“Mon Amour” follows a man as he cheats on his partner, and “every time he’s in a relationship, he fucks everything up,” Stromae explains. “Fils de Joie” is sung from the perspective of a sex worker’s son, who’s defensive of his imperfect mother. (“She’s a hero. And I will always speak of her with pride,” Stromae sings on the track.) “C’est Que Du Bonheur” was inspired by the joys and toils of parenthood, a new experience for the musician, as he sings, “if you knew how much I love you,” but also blames the child for being the reason why “we only have time to do it once a year.” Elsewhere, “La Solassitude” and “Mauvaise Journée” tackle the woes of loneliness.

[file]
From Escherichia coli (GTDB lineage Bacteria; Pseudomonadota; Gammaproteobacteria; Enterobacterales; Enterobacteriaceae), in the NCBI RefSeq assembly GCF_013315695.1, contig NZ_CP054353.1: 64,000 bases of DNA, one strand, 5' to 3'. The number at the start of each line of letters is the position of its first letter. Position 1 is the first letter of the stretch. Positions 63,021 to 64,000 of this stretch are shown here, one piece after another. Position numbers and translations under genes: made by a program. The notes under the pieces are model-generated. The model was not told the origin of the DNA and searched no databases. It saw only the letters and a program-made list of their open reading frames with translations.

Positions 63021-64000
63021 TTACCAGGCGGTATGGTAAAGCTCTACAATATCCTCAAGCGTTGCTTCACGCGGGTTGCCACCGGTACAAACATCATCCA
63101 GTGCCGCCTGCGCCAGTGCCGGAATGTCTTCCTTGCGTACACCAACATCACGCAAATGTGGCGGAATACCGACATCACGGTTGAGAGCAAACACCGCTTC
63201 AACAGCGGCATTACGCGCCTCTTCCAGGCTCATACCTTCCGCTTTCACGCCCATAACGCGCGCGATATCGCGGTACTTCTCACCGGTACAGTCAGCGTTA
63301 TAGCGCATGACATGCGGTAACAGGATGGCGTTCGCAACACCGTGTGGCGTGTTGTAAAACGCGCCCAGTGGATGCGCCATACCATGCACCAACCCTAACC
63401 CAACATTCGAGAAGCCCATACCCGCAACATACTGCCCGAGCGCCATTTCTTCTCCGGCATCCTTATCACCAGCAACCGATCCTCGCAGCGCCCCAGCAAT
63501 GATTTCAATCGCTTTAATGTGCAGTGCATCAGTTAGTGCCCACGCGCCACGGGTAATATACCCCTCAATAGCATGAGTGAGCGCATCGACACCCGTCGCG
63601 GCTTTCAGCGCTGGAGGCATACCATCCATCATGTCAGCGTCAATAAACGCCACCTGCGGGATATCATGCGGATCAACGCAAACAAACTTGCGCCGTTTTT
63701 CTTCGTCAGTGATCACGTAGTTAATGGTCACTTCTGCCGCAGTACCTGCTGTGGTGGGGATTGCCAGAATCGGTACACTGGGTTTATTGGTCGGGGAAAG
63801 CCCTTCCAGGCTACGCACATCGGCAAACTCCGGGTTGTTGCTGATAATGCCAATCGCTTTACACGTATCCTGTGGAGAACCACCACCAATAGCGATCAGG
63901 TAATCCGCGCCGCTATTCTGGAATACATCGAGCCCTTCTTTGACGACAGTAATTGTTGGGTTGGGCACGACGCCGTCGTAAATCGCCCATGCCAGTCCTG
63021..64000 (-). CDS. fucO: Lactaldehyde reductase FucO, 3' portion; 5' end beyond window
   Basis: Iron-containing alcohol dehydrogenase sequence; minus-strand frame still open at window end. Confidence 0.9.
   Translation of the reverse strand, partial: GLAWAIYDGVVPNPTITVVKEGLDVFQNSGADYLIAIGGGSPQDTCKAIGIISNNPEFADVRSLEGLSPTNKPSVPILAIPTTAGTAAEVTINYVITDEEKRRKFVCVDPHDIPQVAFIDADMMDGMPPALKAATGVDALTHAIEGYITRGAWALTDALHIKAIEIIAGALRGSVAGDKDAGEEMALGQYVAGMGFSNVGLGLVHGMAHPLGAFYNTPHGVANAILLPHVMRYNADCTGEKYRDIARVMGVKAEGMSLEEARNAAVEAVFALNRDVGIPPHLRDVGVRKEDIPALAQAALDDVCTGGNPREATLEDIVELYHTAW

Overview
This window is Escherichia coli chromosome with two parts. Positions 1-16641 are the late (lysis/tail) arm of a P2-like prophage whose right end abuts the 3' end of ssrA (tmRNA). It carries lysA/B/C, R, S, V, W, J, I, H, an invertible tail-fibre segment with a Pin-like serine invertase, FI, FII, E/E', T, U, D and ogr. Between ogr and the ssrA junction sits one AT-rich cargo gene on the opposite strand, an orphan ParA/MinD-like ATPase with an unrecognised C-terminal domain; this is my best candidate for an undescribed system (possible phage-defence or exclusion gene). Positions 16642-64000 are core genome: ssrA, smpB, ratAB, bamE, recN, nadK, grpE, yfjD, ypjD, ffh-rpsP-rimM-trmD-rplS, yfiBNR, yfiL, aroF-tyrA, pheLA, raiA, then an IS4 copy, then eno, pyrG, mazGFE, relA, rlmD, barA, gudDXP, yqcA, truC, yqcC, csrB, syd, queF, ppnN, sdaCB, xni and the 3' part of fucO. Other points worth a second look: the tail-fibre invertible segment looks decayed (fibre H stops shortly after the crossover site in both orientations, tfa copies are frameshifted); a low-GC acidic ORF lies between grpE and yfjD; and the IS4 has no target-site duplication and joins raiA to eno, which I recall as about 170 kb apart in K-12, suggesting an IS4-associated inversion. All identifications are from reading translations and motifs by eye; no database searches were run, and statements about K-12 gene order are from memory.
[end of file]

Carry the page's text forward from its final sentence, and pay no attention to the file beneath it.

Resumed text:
Seven years away from the public eye allowed Stromae to simply live his life. And, as a result, he’s returned with a fresh taste of the musical gift he stowed away for so long. “I’m a bit anxious and happy,” he says about coming back. After his album releases, Stromae’s schedule will be packed once again with scheduled performances at Coachella, a tour across the U.S. and Canada, and an already-sold-out European tour in 2023. “To be honest, it’s just one day after another,” he says. “I have a healthy, balanced life now. I’m going to take it step by step.”